I’m Day 8 of a blog tour to celebrate the release of Carnal Machines! Folks ask me all the time why I write for these collections. They’re short. The pay stinks. My name’s not on the cover. What I tell them is that I love being in the company of great writers. That readers who’ve never read me might discover me. That shorts give me a chance to try something new.
I’ve never done Steampunk. To me, it’s a fascinting, frightening genre. So much to learn. A huge world to build. And I’m not very mechanically oriented. So writing a story for this particular collection was a challenge I couldn’t resist. A chance to dip my toes in strange waters. I was thrilled when my story made the cut!
I will admit, I didn’t fly very far from the truth in my fantasy. I researched Victorian sexual practices, remembering from an old Amanda Quick book a common treatment for “female hysteria”, then researched machinery that actually was used to stimulate women into orgasm in those times, for purely medicinal reasons, and then building on those. Yes, my story’s all about sex. I hope you’ll enjoy the excerpt I’ve provided here from Dr. Mullaley’s Cure.
If you’d like a peak at the other authors and stories that are part of the collection, edited by D.L. King, here’s a list of blogs and dates. Some have already past so you’ll have plenty to sample already!
May 1 D. L. King
May 2 Teresa Noelle Roberts
May 3 Kathleen Bradean
May 4 Jay Lawrence
May 5 Kannan Feng
May 6 Essemoh Teepee
May 7 Elizabeth Schechter
May 8 Delilah Devlin
May 9 Tracey Shellito
May 10 Renee Michaels
May 11 Elias St. James
May 12 Lisabet Sarai
May 13 Janine Ashbless
The Victorians wrote some of the best and most enduring erotica. For such a tightly-laced age, people spent a lot of time thinking about things carnal. Jules Verne, Sir Arthur Conan Doyle, Mary Shelley, H.G. Wells, et al enthralled us with their visions of new possibilities. The rich and slightly decadent visuals of the steam age lend themselves perfectly to the new carnality of post-punk era. And, of course, what is repressed will be even more exciting once the corset is unlaced. Steampunk, even without sex, is erotic; with sex, it’s over-the-top hot. A widowed lady engineer invents a small device that can store the energy from sexual frustration and convert it to electricity to help power a home. Teresa Noelle Roberts shows us what it can do, confronted with sexual fulfillment. What volume of steampunk would be complete without a tale of sailing ships and the men who sail them? If your taste runs to sexy pirates in space, Poe Von Page will delight you with the mutinous crew of the Danika Blue and their new captain.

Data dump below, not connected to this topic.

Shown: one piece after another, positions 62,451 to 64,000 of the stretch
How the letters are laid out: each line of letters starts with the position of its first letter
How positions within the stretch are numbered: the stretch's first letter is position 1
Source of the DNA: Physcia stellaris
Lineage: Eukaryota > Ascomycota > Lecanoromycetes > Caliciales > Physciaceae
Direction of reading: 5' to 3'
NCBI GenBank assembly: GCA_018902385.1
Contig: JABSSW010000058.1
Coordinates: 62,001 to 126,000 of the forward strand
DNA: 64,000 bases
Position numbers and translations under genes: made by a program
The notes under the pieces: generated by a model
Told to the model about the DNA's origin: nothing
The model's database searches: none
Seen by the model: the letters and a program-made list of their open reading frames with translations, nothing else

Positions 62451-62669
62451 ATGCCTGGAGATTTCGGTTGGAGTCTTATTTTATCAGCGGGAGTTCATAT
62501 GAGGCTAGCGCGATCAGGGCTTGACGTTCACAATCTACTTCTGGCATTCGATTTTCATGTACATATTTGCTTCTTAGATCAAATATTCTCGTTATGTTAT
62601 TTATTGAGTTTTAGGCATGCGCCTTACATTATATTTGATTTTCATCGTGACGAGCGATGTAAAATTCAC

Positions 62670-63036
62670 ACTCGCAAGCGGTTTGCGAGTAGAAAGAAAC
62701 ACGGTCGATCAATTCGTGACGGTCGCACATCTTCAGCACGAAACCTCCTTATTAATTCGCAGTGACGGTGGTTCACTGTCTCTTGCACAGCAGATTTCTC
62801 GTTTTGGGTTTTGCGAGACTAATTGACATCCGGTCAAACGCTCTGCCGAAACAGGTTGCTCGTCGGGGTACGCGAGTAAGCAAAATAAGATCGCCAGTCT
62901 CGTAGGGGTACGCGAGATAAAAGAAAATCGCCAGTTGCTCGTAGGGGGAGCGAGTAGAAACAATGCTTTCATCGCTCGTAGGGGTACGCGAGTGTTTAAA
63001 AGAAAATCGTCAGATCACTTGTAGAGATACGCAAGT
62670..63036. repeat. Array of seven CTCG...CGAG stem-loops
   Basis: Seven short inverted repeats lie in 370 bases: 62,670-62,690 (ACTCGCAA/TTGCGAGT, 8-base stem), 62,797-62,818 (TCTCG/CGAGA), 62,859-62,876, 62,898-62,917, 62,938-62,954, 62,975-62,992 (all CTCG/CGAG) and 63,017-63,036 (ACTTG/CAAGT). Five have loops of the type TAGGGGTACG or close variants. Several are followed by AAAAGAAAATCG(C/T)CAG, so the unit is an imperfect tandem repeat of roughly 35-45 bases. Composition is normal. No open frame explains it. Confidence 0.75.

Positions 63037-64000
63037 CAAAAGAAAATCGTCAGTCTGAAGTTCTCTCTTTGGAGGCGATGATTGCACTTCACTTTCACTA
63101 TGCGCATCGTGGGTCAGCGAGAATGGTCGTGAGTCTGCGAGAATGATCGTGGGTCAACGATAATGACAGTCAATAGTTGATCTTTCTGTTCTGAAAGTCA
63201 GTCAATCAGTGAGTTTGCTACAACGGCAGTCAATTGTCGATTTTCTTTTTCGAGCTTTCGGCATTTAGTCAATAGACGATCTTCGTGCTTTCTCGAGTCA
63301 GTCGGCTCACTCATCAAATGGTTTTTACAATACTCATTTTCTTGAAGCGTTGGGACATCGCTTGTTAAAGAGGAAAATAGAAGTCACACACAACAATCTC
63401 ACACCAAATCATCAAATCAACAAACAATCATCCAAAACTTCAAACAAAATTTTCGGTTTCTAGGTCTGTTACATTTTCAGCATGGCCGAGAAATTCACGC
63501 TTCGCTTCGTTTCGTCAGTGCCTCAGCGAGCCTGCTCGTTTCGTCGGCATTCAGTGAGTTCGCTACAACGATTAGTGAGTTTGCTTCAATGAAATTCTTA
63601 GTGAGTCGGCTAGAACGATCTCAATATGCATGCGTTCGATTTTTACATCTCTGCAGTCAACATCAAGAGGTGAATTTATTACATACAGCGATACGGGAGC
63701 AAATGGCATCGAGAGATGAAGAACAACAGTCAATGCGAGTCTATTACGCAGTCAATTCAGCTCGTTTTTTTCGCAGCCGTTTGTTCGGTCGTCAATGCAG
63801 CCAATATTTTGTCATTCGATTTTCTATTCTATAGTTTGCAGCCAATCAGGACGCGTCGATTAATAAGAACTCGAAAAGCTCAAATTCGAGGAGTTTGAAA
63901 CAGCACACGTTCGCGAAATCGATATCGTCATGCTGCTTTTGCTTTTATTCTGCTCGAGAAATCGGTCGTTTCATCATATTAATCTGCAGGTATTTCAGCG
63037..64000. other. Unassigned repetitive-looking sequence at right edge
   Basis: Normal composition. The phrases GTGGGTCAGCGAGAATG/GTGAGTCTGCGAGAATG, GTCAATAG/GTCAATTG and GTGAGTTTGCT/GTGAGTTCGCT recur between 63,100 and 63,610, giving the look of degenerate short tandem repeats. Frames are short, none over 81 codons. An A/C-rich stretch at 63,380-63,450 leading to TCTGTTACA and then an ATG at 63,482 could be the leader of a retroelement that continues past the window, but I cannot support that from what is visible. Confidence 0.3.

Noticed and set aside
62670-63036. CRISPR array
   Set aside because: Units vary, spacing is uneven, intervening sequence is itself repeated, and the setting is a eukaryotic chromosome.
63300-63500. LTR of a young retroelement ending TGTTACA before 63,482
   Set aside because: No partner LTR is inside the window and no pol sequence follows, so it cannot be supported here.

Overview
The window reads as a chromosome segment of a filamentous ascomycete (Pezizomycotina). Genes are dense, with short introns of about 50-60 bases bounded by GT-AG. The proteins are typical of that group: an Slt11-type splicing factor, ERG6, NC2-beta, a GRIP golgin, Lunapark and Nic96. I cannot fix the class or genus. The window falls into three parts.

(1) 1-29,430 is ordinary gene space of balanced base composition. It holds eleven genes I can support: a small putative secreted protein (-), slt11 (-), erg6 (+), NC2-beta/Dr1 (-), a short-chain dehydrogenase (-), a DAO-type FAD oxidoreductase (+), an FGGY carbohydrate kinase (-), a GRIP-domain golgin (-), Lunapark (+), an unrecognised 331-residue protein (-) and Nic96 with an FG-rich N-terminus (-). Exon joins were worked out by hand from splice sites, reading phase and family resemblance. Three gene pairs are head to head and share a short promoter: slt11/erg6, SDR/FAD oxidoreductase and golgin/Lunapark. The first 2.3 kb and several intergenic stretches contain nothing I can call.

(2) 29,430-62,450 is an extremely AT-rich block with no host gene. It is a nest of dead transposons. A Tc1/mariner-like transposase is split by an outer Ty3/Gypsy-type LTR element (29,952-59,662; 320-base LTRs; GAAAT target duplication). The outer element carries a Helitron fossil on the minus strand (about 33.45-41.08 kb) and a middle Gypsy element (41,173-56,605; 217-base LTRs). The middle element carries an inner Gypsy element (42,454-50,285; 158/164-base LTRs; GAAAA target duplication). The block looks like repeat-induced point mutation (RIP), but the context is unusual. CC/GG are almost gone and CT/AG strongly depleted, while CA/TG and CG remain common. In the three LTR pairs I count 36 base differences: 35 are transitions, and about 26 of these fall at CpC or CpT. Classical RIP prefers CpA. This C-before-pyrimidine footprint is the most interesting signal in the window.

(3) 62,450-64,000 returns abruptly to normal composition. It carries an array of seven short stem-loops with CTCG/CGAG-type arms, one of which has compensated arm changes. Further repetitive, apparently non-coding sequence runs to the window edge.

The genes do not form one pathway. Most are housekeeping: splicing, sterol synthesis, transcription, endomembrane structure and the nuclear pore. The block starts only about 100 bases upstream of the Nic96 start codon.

Then there’s the very special room on the top floor in the House of the Sable Locks, a brothel where sexually discriminating men go to have their fantasies fulfilled. Even if a man daren’t put those fantasies into words, Elizabeth Schechter’s “Succubus” will give the madam all the information she needs with which to make her clients happy. There are brothels, flying machines, steam-powered conveyances, manor houses, spiritualist societies. The following stories afford intelligently written, beautifully crafted glimpses into other worlds, where the Carnal Machines won’t fail to seduce you, get you wet or make you hard so, lie back, relax; a happy ending is guaranteed.
I’d been warned that the doctor was a bit eccentric. That he dabbled in machinery and had been ostracized by others in his profession for the lengths he went to please his patients.
“You’ll never find another employer,” I was told. “Not once they see your only reference is Doctor Mullaley.” The mad Irishman. The charlatan who promised cures to bored housewives and whose waiting room hadn’t been empty since I arrived for my first day’s work. If I hadn’t already been turned away at every other respectable physician’s practice, I might have heeded the advice. However, those warnings only served to stir my interest.
I was intensely curious about the nature of the doctor’s cures, and even more so about the conditions he treated, but they were only spoken of in whispers and never in the presence of an unmarried woman. Which made me wonder why he’d hired me. Not that I complained. One glance at his tall rangy frame, frosty blue eyes and dark, slicked-back hair, and my misgivings evaporated.
Read the rest of this entry »